My take on the statistics...

Where Is The Market Right Now?

Looking at the statistics we see that there was an increase of almost 25% in annual sales ending in January 2013 over the same time frame last year. During this time, inventory has only dropped 7%. Prices continue to fall 3% since last year and are down 11.3% from the highest prices ever recorded in 2008. This small loss in home prices in our market is good news as many other markets in Canada and the US experienced much greater losses in property values. I attibute this to the desireability and attractiveness of our region as 41% of our Buyers came here last year from other markets.

We are in the 5th year of a falling market so this can be taken to mean that we are near the end of a down cycle at a market bottom and progressing towards a gradual recovery.

The market over the next 12 to 18 months will be charaterized by a gradual increase in sales, followed by lower inventory. Prices will continue to fall, then firm up (bottom out) and then slowly start to rise. This outcome and the timing of it will depend greatly on how the world and national economies fare out over the coming months.

Please call or email me any time if you have any questions. What follows is a brief description to help you interpret the statistics that we publish.

Overview

Markets move up and down depending on general economic conditions and how much confidence the public has in the future of the economy. The real estate market, like all other markets, moves in cycles up and down, usually roughly about 7 years up followed by 7 years down and then 7 years up again and so on. These statistics are used to help us track where we are in the up/down cycles. All of the statistics are published monthly and are calculated as an average of the 12 months prior to the current month. There is one graph for each of Sales, Inventory and Prices. The Sales and Inventory are combined to calculate one more statistic called the Absorption Rate. What follows is more details on how to interpret these statistics.

Sales, Inventory and Prices

There is a sequence by which these different statistics are affected by activity in the market place. The volume of sales impacts the inventory which then impacts the prices. Sales is said to be a leading market indicator, followed by inventory and then invenotry is followed by prices which is said to be a lagging market indicator.

To use an example, if there is an increase in sales then inventory will eventually fall. The reason why inventory does not fall immediately is that when home owners see sold signs in their neighbourhood, they see that there are Buyers in the market. A rise in the market follows a slump in the market and that slower preceeding market has created some pent up demand as home owners were not able to sell there homes in the prior slower market. If they have a need to sell their home then they see this as a good time to offer their home for sale and so for a short time the inventory rises slightly or stays level until more Buyers come in to the market. The decrease in inventory combined with increased sales will eventually put upward pressure on prices. As is typical of any market, when demand increases and the supply drops there is upward pressure on prices as more Buyers compete for the fewer properties available. Sellers obtain higher prices from these competing Buyers and have less competition from other Sellers.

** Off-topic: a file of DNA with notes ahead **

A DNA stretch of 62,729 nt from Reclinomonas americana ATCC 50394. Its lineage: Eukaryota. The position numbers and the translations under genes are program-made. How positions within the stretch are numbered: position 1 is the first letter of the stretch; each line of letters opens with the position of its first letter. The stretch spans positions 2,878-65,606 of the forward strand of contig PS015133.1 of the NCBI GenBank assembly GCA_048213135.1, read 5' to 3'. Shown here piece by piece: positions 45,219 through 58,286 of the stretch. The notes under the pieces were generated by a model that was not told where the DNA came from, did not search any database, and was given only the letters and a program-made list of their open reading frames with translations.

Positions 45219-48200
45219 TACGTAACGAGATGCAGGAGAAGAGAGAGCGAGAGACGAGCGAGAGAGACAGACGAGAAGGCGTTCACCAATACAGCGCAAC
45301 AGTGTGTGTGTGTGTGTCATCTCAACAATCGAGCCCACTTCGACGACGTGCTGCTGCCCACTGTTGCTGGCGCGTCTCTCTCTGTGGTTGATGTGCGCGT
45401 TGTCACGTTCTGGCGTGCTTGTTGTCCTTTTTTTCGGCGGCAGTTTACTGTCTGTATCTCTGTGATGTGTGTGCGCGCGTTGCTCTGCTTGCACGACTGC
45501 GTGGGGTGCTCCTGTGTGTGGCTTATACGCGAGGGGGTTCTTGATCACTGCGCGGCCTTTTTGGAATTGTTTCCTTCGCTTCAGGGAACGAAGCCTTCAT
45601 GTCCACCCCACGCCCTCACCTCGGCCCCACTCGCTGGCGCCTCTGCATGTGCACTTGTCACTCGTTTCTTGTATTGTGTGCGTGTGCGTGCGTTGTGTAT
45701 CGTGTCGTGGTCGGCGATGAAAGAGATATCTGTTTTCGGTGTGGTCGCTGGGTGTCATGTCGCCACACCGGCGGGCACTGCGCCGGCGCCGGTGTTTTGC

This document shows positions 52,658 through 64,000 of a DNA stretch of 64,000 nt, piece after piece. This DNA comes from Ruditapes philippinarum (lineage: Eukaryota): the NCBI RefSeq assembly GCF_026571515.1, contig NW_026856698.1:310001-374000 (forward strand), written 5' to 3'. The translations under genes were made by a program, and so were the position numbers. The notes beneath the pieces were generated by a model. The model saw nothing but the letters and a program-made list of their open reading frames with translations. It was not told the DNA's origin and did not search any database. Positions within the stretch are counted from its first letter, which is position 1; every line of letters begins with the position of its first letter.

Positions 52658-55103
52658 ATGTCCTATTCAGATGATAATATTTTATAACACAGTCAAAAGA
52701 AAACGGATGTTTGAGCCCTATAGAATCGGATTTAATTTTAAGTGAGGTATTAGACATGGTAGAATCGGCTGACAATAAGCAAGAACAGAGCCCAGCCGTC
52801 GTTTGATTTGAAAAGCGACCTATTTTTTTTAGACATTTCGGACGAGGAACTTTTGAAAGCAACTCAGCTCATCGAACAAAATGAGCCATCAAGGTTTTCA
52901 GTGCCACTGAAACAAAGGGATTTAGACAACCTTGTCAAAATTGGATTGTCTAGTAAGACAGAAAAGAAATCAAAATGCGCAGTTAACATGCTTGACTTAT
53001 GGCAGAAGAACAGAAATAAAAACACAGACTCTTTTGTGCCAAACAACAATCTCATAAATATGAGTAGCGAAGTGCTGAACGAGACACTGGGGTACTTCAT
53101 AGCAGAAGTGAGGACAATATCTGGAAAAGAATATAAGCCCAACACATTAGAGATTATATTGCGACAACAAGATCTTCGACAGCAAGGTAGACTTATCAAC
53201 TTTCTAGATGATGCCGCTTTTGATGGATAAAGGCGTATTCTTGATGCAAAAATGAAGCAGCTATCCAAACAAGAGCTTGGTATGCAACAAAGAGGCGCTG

In a falling market, a decrease in sales leads to rising inventory. The increase in inventory combined with decreased sales eventually puts downward pressure on prices. As is typical of any market, when inventory increases and the demand drops there is eventually downward pressure on prices as fewer Buyers negotiate lower prices on the large variety of properties available. Sellers have to be agressive in setting their price to attract the few Buyers who are active in the market.

Absorption Rate

The absorption rate gives us a single number that combines 2 of the most important indicators in any real estate market... inventory and sales. The absorption rate calculation is only applied to the category of single family residential homes as that is considered by experts to be the most relevant category. The buying and selling of single family homes is also the largest category of transactions in real estate and therefore provides us with a more accurate measure of the general mood of the people that participate in this sector of the market, the general population.

An absorption rate of 10% to 12% represents a market that is balanced between Buyers and Sellers. Anything above that is considered a market that favours people who are selling their homes and anything below is considered a market that favours people who are looking to buy a home.

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